Analytics-focused database startup Imply Data Inc. has reached “unicorn” status after closing on a $100 million late-stage round of funding that brings its value north of $1 billion.
Today’s Series D round was led by new investor Thoma Bravo, with participation from OMERS Growth Equity and existing backers Bessemer Venture Funds, Andreessen Horowitz and Khosla Ventures. To date, Imply has now raised $215 million in venture capital funding.
Imply was founded by the creators of the open-source Apache Druid database that’s designed to power real-time analytics. It’s an alternative to traditional data warehouses, for use in scenarios where speed is the main priority. Think financial institutions that need to analyze streams of incoming data to detect fraud, for example.
The Druid database is very fast, capable of ingesting millions of data points per second while simultaneously executing queries with subsecond latency. Imply Enterprise, the commercial version of Druid sold by Imply, is a cloud-hosted managed service that adds in advanced analytics tools that can detect patterns in data. It also provides a graphical analytics interface that visualizes the patterns it detects. Furthermore, it has tools that simplify database management.
Imply isn’t the only fast database service around. Competitors such as MongoDB and Apache Cassandra are also popular with application developers. Other rivals include Google LLC with its Cloud Dataflow database and Amazon Web Services Inc. with Amazon Kinesis Analytics service.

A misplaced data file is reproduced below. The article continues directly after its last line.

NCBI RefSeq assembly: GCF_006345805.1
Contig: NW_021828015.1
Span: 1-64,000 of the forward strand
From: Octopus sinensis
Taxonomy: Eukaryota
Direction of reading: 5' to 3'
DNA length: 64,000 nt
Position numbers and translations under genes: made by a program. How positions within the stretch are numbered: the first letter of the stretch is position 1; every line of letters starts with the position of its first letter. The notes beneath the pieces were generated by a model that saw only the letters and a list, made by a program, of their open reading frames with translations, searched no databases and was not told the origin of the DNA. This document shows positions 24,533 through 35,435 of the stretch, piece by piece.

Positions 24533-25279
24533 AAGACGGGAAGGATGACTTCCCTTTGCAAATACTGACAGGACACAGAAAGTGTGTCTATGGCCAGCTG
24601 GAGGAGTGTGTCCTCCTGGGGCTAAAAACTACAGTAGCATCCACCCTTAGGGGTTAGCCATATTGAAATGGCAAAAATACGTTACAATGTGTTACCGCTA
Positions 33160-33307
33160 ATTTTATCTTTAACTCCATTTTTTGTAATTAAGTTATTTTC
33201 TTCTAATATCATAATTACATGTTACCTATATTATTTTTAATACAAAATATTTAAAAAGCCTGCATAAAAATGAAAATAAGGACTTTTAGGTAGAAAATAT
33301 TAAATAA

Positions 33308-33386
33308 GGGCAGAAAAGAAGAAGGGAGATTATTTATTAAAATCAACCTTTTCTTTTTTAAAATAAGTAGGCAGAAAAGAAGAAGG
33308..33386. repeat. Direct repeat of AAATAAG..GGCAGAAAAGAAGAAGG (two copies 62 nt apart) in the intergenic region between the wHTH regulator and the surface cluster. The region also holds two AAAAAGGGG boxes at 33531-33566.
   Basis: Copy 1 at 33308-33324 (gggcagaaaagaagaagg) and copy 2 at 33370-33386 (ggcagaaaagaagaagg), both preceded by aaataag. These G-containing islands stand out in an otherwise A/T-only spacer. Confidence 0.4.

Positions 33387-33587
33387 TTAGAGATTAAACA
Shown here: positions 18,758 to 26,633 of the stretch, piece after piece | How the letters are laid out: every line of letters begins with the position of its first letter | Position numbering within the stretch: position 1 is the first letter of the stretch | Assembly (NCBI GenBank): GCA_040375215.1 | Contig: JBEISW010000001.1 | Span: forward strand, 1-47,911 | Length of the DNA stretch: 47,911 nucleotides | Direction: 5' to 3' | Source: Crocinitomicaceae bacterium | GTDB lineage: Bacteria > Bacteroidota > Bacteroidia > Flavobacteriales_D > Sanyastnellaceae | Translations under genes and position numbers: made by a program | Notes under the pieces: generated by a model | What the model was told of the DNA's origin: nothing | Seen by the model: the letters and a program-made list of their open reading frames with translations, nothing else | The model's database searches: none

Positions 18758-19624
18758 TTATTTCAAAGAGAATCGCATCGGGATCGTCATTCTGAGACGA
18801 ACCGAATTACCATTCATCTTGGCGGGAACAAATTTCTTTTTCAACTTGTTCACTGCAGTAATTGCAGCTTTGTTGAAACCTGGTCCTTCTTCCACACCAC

In an interview with SiliconANGLE last year, Imply claimed that its service has a number of attributes that set it apart from those rivals. For instance, it’s “interactive,” meaning that queries can be created on the fly, with answers and insights obtained immediately. It also claims to be more scalable, with a more compelling price-to-performance ratio.
More recent developments have seen Imply launch a new version of its database: Imply Polaris, which is a fully managed database-as-a-service offering based on Apache Druid. Last March, it also introduced a new multistage query engine in Druid that adds support for advanced reports and complex alerts alongside its interactive, real-time analytics capabilities.
Imply has won over a number of fans, with the likes of Atlassian Corp. Plc., Salesforce.com Inc., Netflix Inc. and Confluent Inc. all signing up to use its platform.
Imply Chief Executive Fangjin Yang said he was heartened by the versatility of the database he helped create. “In its early days, Druid was adopted for a set of use cases in a handful of industries,” he said. “Today, developers have shown its applicability across all industries — and the use cases have expanded exponentially.”
Thoma Bravo Partner Robert Sayle said he believes the company is at the cusp of an evolution in data analytics. “It was clear from the beginning of our relationship that we would enjoy a strong partnership with management, and they very much appreciated the level of experience we bring to the table as software-only investors over the last 20 years,” Sayle said.
Yang recently appeared on theCUBE, SiliconANGLE’s mobile livestreaming studio, where he discussed how Imply is making a difference in database management and real-time analytics: